The Meaning of All Misery

“Therefore, the meaning of all misery in the world is that sin is horrific. All natural evil is a statement about the horror of moral evil. If you see a suffering in the world that is unspeakably horrible, let it make you shudder at how unspeakably horrible sin is against an infinitely holy God. The meaning of futility and the meaning of corruption and the meaning of our groaning is that sin — falling short of the glory of God — is ghastly, hideous, repulsive beyond imagination.

Unless you have some sense of the infinite holiness of God and the unspeakable outrage of sin against this God, you will inevitably see the futility and suffering of the universe as an overreaction. But in fact the point of our miseries, our futility, our corruption, our groaning is to teach us the horror of sin. And the preciousness of redemption and hope.”

– John Piper, “Subjected to Futility in Hope, Part 1” (sermon preached at Bethlehem Baptist Church on April 22, 2002)

HT: OFI

Whew – heavy!

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Leaning upon Christ

“Everything that a man leans upon but God—will be a dart which will certainly pierce his heart through and through. He who leans only upon Christ—lives the highest, choicest, safest and sweetest life.” – Thomas Brooks

HT: OFI

I’ve been thinking a lot about this quote since I first saw it a few days ago.  There’s so much truth and wisdom here!  (I love the first comment for it, so do click on the OFI link.)  Of course, the “safe” life spoken of here might just be the “safe” life of Paul, or Stephen – the life foretold for us by Christ.  But a safe life – one hidden with Christ in God – nonetheless.

“Behold, I make all things new!”

OFI has a great quote from Spurgeon here.   It’s about finding your joy in Christ, the only source of all lasting joy.  Note that I’m not saying that you can’t find joy in things here on earth… Far from it.  You can find a short-lived joy in the things of the world, which do not satisfy (see Ecclesiastes, or any believer whom God has chastened because of their love for the things of this world).  You can also find real joy in things received from Christ while on this earth – such as your spouse – things received from and blessed by Him. 

If you haven’t already, may you begin to find lasting joy in Christ this year!  It is worth all that you have and are in exchange.

Spurgeon on OFI

This was on OFI on January 30th:

Spurgeon on objections to Isaiah 45:22: “Turn to me and be saved, all the ends of the earth! For I am God, and there is no other!”But thou sayest sin will not let thee look. I tell thee, sin will be removed the moment thou dost look. “But I dare not; He will condemn me; I fear to look.” He will condemn thee more, if thou dost not look. Fear, then, and look; but do not let thy fearing keep thee from looking. “But He will cast me out.” Try Him. “But I cannot see Him.” I tell you, it is not seeing, but looking. “But my eyes are so fixed on the earth, so earthly, so worldly.” Ah! but, poor soul, He giveth power to look and live. He saith – “Look unto Me, and be ye saved, all the ends of the earth.”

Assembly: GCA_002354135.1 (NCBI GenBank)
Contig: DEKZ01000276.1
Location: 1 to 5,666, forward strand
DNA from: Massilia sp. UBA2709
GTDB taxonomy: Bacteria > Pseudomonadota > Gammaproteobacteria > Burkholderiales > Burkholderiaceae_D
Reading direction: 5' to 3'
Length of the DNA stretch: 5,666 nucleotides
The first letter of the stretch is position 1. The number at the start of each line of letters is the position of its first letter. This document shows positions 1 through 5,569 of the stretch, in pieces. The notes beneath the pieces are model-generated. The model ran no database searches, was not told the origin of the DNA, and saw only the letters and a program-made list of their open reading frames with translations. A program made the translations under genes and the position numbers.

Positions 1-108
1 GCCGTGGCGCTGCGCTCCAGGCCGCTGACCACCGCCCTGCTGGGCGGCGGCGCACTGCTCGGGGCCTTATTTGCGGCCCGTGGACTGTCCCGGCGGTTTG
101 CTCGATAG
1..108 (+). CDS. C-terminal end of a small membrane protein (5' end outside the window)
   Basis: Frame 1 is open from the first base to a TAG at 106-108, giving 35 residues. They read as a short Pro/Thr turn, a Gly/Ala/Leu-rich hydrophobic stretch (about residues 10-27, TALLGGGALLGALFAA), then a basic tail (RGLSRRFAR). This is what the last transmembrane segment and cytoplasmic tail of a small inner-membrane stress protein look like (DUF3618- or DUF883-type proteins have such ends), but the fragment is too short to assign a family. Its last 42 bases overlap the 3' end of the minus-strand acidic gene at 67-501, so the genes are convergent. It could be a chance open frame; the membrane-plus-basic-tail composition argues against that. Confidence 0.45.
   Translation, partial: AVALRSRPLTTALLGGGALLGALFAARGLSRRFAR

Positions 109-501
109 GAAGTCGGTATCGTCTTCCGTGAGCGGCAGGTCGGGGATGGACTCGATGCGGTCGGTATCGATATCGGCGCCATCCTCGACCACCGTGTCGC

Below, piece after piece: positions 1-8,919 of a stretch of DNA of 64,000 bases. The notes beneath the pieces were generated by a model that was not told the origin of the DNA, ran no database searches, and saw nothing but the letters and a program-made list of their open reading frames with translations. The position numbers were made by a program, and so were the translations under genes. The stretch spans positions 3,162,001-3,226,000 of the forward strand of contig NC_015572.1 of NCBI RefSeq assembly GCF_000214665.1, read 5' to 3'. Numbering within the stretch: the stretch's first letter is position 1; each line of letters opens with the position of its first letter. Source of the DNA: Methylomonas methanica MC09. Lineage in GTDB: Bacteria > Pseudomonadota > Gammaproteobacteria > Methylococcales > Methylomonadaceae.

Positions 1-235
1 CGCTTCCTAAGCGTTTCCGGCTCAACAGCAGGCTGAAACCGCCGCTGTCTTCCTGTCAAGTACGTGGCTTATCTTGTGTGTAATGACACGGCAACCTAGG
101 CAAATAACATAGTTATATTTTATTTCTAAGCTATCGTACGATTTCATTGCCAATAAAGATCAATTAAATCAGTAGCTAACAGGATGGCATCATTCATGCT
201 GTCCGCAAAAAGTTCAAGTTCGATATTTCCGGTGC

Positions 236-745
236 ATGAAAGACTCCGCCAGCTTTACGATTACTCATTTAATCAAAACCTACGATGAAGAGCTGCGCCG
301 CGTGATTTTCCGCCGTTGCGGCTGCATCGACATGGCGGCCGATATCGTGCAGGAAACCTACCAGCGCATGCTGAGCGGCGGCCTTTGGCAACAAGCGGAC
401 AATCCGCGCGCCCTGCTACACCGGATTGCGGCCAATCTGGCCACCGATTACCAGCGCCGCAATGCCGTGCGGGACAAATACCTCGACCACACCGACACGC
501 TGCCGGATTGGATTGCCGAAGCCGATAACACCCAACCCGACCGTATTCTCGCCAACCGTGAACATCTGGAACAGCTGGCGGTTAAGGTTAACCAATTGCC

– Charles Spurgeon, Sovereignty and Salvation

Macleod quote from OFI

This was on OFI last month:

“The whole initiative in reconciliation rests with God. It is an expression of His love: ‘God was reconciling the world to himself.’ But God’s love is not itself reconciliation. Between love and reconciliation there lies the great transaction referred to in 2 Corinthians 5:21: ‘[God] made him who knew no sin to be sin for us, so that we might become the righteousness of God in him.’ There is a staggering amount of theology crammed into these few words. There is the sinlessness of Christ; there is the fact that whatever it was He suffered, God was the ultimate cause of it; and there is the fact that His suffering itself amounted to His being made sin. He bore it. He identified with it. He was treated as it deserved to be treated – bruised for it (Isaiah 53:10), accursed for it (Galatians 3:13) and rejected for it (Mark 15:34).

But how did Christ contract such sin? How did He become vulnerable to its retribution? What right did God have to bruise Him? Because He was for us. That made His condemnation – His expulsion to the Far Country – righteous. But then, beside the for, there is another preposition, in. The for made Him guilty. The in makes us righteous: ‘We are the righteousness of God in Him.’ That is why God is reconciled to us – because we are righteous. That is why God justifies us – declares us righteous: because we are righteous. We have in Christ all the righteousness God can require. We are righteous as Christ himself. Indeed, we are God’s own righteousness – we have kept the covenant as faithfully as God Himself.”

– Donald Macleod, Behold Your God (Fearn, UK: Christian Focus, 1995), 105-106.

He’s right – there’s a ton of theology in that short verse! His unpacking of it looks ok to me – how about you?

A couple of OFI quotes

I’m a bit behind in both reading and posting about some great quotes from OFI….

Here’s a recent one:

“What matters supremely is not, in the last analysis, the fact that I know God, but the larger fact which underlies it–the fact that he knows me. I am graven on the palms of his hands. I am never out of his mind.

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